My search began for places to donate stuff, and boy, did I get answers when I posted that question to the Greenbelters Facebook group. So here are the answers – so far. If you have more suggestions just leave them in a comment below.
THE WINNER IS
The most-recommended donation site, hands down, is Green Drop, which has a donation truck behind the Municipal Building every second and fourth Saturday from 9 to 12, or just call 1-888-944-3767 to schedule a home pickup. Green Drop donations benefit these causes: American Red Cross, Military Order of the Purple Heart, National Federation of the Blind, and the Society of St. Vincent de Paul of Philadelphia.
One Greenbelter noted that “They even take torn, stained, beat up stuff, cuz they can recycle it (into upholstery, etc).” Good to know!
Lots more info about Green Drop here on the Greenbelt city website.
Also on that same city web page is info about donating to these groups:
- Vietnam Veterans of America in Wheaton (or they’ll pick up from your home).
- Habitat for Humanity (drop-off in Brentwood, or schedule a pickup).
- Salvation Army in Hyattsville (no pick-up in Greenbelt). There’s also Salvation Army’s “Family Store” in Hyattsville. Donations support the Adult Rehabilitation Center located there. Donations of clothing, furniture and other household items can be scheduled online at SATruck.org
- Purple Heart (pick up or dropping off in Laurel or Bladensburg).
- American Rescue Workers (pickup or dropoff in Capitol Heights).
- Goodwill (pick up or drop off in Laurel).
- Amvets (drop off in Laurel or call for pick up).
- Pregnancy Aid Center in College Park. (drop-off only).
SECOND PLACE GOES TO…
Several Greenbelters also recommend a charity called Wider Circle in Silver Spring, especially for larger items. From their website:
We redistribute furniture and home goods to individuals and families transitioning out of homeless situations or to those simply living without life’s necessities. Will pick up. Details. Takes professional attire, food, well-mother items.
One respondent wrote about Wider Circle that it “has job seminar classes, and takes business clothing from both genders. They will also take furniture in good condition. An excellent charity with professional administration and caring service. They are my first go-to charity.”
But speaking of work clothes, another recommended charity distributes them – Successful in Style in Laurel and elsewhere.
One person mentioned Community Forklift in Bladensburg, which accepts donations of “surplus, gently-used, and salvaged home improvement supplies.” When I renovated my kitchen they picked up the old cabinets and appliances and I love browsing their weathered old pieces for possible garden ornaments.
THRIFT SHOPS AND BAZAARS
I learned that several of my friends shop regularly at the Holy Cross Lutheran Church Thrift Shop, which is right here in Greenbelt and open every Thursday from 10 to 4. Everyone mentions the nice ladies who volunteer there and the super-cheap clothes worth wearing they regularly find there.One respondent wrote that she never misses the Mishkan Torah Rummage Sale, every November.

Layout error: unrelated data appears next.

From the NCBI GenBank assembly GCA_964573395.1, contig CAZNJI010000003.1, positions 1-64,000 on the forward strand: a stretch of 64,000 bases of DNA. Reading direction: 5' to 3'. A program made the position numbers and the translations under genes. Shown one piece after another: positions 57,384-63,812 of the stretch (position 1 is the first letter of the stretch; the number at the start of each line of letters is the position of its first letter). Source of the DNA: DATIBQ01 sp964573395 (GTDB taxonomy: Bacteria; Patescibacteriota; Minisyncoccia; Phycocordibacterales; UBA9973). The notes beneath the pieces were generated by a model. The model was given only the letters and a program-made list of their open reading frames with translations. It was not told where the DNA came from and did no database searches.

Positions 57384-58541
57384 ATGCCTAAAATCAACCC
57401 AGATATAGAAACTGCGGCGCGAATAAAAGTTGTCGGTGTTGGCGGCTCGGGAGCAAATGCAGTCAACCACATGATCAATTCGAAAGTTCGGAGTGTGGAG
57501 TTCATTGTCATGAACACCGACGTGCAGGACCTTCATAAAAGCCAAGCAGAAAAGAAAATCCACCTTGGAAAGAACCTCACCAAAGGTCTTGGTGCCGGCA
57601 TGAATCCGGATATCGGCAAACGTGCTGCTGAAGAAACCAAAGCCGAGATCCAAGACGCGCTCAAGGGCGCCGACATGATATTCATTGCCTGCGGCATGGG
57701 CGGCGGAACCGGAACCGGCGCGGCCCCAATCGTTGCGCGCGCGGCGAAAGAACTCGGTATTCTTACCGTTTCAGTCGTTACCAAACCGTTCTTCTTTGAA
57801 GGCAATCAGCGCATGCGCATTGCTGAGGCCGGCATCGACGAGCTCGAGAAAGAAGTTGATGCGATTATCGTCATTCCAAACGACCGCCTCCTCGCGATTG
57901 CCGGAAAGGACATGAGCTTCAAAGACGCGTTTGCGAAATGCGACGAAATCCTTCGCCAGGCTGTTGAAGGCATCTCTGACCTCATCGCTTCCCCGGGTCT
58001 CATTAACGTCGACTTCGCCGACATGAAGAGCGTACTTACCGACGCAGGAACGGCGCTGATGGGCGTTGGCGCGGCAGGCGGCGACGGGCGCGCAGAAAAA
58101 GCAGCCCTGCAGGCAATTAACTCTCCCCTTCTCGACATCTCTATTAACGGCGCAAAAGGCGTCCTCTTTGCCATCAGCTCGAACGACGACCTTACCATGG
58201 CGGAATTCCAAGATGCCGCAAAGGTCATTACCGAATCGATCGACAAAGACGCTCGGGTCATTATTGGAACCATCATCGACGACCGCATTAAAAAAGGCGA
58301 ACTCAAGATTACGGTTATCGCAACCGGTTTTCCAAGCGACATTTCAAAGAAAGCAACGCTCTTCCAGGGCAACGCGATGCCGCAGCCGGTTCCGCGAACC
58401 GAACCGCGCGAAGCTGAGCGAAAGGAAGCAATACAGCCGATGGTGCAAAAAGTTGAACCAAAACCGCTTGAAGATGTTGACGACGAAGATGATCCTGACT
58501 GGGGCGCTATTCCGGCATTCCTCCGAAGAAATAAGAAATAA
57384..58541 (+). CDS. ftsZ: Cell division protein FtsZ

Also in the neighborhood, Greenbelt Elementary School has yard sales twice a year. Can anyone provide some details about them? Well known to all Greenbelters is their fabulous used book sale at the Labor Day Festival, with donation drop-offs during the week before.
2nd Avenue is a national chain of thrift shops, and the one in Laurel is popular among Greenbelters.
While you’re in the neighborhood you can also check out the Laurel Thrift Center.
There are several ways to find new owners for used items that aren’t strictly charitable, though people in need are often the first to respond and arrive at your home to pick up the items.
As I downsized to my new home in Old Greenbelt I gradually realized I needed smaller furniture and used Freecycle to give away these items, and more. (Tall cabinets for old-style TVs like this one are now often repurposed for other uses.) As the owner of two cats, I finally gave up on upholstered furniture in favor of wicker and eucalyptus, like the chair in the top photo. (I bought one too many.)
One of the Freecycle recipients of my furniture (this couch and a larger matching one, plus a coffee table) was a woman starting a new life post-divorce with absolutely no furniture. Gotta say it was really gratifying to meet her and her sons when they arrived with a truck. I agree with the Greenbelter who likes Freecycle because “It feels good to know that my stuff is going directly from me to someone who wants it.”
Freecycle Greenbelt is a Yahoo Group and easy to use – just read the instructions before posting.
AVOID THIS ONE
Not all charities are equally charitable, as I learned from several people who warned against using the Planet Aid donation boxes around town. Planet Aid is getting some bad press lately, apparently well earned. Charity Watch is on the case, which is surprisingly interesting, possibly cult-related.